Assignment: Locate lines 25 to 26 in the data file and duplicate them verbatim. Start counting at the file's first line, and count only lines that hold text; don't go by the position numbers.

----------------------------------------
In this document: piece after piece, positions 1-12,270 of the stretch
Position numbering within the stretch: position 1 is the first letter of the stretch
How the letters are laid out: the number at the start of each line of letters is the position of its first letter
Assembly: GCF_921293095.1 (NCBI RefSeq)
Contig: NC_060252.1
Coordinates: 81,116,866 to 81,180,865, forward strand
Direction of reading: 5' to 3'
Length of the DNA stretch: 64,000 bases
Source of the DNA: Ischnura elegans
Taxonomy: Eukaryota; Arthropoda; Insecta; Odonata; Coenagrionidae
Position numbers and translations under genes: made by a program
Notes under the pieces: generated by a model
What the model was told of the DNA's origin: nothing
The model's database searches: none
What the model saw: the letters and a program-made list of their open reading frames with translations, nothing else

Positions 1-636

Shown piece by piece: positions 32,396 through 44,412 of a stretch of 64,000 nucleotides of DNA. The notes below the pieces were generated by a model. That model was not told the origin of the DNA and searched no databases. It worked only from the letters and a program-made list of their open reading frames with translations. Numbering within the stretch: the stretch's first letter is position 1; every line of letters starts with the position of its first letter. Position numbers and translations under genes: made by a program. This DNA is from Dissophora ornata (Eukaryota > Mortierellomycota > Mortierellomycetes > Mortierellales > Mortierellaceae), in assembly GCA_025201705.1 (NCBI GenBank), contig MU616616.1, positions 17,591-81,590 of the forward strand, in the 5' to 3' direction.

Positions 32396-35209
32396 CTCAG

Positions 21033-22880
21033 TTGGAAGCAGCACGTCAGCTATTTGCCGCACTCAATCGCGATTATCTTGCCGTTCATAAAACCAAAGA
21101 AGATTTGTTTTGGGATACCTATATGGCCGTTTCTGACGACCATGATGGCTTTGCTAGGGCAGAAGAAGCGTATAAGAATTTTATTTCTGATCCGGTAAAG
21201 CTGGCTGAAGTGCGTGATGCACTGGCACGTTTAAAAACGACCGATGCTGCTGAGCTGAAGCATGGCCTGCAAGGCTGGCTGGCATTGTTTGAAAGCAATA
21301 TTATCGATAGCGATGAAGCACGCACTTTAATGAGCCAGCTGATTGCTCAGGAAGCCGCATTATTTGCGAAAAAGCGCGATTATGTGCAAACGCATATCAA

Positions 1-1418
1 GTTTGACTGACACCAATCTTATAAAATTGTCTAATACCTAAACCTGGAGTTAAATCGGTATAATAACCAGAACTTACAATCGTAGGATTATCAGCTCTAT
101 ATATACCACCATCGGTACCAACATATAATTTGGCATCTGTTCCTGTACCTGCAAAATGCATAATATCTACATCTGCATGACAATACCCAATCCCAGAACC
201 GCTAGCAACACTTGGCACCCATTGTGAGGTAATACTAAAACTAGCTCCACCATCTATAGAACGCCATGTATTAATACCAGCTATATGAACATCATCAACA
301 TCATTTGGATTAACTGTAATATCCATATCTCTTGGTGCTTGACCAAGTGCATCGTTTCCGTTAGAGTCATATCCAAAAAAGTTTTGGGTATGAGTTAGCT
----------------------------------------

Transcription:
Positions 1-1418
1 GTTTGACTGACACCAATCTTATAAAATTGTCTAATACCTAAACCTGGAGTTAAATCGGTATAATAACCAGAACTTACAATCGTAGGATTATCAGCTCTAT